Zambia: Ex-Leader Kaunda Calls for Peace After Disputed Elections

Zambia’s first President Kenneth Kaunda on Thursday called for peace in the aftermath of the disputed general elections which have caused violence and tribal attacks in certain parts of the country.

Kaunda, who ruled Zambia since independence from Britain in 1964 to 1991, called on people to maintain peace during the post-election period by continuing to love each other.

The 92-year-old Kaunda said at Bole International Airport in Addis Ababa that the future of Zambia was in God’s hands, according to a statement released by the Zambian Embassy in Ethiopia.

The former Zambian leader made a stopover in Ethiopia on his way to Equatorial Guinea where he has been invited to attend a conference together with 30 other former African leaders to discuss the future of Africa.

Zambia’s August 11 general elections have been followed by pockets of violence in which supporters of incumbent President Edgar Lungu and his main challenger Hakainde Hichilema have been attacking each other.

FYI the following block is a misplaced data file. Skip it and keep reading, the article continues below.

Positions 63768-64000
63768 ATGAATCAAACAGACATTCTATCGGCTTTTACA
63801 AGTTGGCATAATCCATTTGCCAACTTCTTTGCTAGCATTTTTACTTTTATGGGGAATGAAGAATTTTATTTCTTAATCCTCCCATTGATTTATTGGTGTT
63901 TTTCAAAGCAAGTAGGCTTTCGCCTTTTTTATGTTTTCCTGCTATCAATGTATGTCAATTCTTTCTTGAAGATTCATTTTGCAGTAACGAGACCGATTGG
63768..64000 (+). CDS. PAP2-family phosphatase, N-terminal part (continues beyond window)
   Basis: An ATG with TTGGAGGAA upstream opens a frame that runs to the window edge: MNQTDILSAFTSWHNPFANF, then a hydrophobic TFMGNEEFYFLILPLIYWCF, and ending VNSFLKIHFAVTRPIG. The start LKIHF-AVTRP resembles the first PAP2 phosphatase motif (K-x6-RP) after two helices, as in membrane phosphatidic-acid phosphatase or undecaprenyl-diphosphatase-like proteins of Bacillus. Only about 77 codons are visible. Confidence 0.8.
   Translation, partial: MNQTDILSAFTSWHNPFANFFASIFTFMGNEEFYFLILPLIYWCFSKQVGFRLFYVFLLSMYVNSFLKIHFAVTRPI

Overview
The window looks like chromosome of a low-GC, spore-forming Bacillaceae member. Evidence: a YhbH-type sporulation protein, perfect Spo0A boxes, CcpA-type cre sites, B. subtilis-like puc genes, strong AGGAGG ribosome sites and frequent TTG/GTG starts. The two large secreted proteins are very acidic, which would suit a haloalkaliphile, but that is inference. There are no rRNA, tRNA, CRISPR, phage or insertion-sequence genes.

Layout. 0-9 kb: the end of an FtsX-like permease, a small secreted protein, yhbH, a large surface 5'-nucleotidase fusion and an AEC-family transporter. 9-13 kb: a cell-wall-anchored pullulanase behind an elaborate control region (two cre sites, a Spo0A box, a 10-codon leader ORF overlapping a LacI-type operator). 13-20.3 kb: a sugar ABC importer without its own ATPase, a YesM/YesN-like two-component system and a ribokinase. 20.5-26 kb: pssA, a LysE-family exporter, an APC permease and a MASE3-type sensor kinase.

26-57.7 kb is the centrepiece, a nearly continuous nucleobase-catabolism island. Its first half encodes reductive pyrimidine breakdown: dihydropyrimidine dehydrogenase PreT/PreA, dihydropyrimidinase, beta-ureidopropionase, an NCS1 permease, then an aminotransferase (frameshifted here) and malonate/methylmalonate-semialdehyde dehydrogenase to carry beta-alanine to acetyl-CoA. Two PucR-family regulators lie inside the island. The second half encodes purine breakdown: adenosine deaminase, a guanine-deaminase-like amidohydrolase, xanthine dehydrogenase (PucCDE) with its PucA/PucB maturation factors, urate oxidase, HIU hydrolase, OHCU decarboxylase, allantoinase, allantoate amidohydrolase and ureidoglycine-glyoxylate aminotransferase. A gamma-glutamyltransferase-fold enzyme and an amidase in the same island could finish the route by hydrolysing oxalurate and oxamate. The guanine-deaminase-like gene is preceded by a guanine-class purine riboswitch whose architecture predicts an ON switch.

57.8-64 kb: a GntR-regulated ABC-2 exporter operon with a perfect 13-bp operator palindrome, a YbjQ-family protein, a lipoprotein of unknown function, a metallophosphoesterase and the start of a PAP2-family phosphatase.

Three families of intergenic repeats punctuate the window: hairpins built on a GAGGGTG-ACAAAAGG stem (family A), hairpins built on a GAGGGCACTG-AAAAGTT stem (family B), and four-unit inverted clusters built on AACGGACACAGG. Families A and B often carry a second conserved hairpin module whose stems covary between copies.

Attacks flared after Lungu was declared winner of the presidential election.

While the opposition leader’s supporters have been accused of attacking ruling party supporters in the party’s strongholds, the opposition party has also complained that its supporters were being attacked.

The two leaders have since called on their supporters to remain calm although Lungu has refused to meet the opposition leader to discuss what was happening in the country.

Hichilema has challenged the declaration of Lungu in the Constitutional Court, forcing the government to cancel its plan for Lungu’s inauguration this week.

Lungu was declared winner after getting 1,860,877 of the votes while Hichilema got 1,760,347 votes.

Source: Angola Press Agency.